US Housing: it’s different this time
Chief Economist & Fund Manager
With US employment as a metric, the US economy is still very strong. However, with a hawkish Fed and interest rates rising, cracks are beginning to show in the economy. In many cases it has been reported companies are freezing hiring, and consumer confidence is at the 2008 lows.
And with the recent collapse in equities, many are asking if housing in the US is going to deteriorate as in 2008, since 30 -year mortgage rates are above 5%.
While housing prices in the US might correct in 2022 and 2023, there is no common ground between the US housing market of today, with that of 2008.
The most important difference between 2008 and today, is that 2008 was primarily a credit crisis. Too much leverage in the system and rampant speculation, no underwriting standards, all eventually lead to lower underling prices in housing, which in turn lead to an asset backed securities crisis, which in the end blew away the balance sheets of many financial institutions.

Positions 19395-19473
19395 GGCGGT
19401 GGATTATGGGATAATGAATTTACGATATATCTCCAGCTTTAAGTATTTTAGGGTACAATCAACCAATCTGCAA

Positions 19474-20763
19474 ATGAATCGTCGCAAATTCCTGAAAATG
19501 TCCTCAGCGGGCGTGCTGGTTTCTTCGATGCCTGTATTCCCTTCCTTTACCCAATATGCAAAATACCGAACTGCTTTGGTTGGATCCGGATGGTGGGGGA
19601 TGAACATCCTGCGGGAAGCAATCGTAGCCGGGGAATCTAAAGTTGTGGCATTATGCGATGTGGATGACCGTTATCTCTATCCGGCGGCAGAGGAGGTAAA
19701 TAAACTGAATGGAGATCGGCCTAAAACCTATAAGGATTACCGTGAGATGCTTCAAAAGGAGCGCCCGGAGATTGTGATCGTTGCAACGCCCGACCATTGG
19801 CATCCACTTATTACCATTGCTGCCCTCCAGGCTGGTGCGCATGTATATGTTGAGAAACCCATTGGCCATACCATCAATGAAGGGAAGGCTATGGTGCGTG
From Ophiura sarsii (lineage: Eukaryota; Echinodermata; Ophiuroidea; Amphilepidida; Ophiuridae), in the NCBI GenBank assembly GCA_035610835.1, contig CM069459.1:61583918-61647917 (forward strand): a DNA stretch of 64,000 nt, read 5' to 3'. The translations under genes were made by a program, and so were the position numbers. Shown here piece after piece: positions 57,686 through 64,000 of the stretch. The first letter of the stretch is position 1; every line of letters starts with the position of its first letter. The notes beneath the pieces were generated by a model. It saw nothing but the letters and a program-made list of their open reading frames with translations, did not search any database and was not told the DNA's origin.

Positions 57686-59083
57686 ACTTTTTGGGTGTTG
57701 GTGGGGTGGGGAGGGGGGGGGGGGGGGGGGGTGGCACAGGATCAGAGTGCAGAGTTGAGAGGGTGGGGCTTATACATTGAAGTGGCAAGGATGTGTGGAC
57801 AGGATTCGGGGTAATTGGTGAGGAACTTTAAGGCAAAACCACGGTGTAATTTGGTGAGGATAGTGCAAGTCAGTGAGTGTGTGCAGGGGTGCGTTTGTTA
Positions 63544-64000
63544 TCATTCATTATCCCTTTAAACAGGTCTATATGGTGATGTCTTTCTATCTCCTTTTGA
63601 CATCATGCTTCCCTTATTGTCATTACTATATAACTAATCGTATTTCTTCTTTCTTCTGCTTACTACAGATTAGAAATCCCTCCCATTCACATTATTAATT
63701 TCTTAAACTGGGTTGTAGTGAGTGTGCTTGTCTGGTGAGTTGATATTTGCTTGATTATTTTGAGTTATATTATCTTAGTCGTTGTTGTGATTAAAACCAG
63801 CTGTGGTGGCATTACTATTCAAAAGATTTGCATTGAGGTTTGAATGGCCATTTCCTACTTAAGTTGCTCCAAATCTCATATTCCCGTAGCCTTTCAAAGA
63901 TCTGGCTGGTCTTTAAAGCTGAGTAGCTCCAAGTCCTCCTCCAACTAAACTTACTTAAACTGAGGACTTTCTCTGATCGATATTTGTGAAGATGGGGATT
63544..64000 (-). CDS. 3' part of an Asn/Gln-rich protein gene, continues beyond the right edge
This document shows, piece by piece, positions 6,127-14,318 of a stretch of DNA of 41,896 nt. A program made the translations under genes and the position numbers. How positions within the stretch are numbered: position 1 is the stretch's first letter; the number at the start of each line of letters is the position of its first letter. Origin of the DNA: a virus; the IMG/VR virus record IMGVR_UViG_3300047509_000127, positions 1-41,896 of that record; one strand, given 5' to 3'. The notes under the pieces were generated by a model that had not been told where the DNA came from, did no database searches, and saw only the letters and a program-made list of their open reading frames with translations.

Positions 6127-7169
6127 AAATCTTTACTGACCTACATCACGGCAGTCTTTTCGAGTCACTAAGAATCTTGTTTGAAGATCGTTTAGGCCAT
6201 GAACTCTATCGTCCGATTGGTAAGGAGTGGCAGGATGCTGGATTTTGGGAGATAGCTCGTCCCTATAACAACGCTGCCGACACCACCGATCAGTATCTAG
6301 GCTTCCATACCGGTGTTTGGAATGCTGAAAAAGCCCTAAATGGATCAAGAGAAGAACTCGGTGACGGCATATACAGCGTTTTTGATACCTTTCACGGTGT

Today US banks are overcapitalized, underwriting standards are much stricter, there is more transparency, and you actually have to have a down payment to get a mortgage. That does not mean that real estate prices in the US cannot correct by 10% or even 20%, but such a correction will not cause systemic danger as it did in 2008.
In addition, the US still faces a housing shortage. So, while housing is less affordable than it has even been over the past decade, there will still be bidders that will probably prevent prices from collapsing.
The bottom-line is don’t expect a housing crash as in 2008. Also don’t expect even a minor credit event that might turn into something more systemic. This time things are different, and housing is not in any danger. Yes, prices could correct, but this will not lead to a systemic crisis. This, even if the US economy shrinks for several consecutive quarters.
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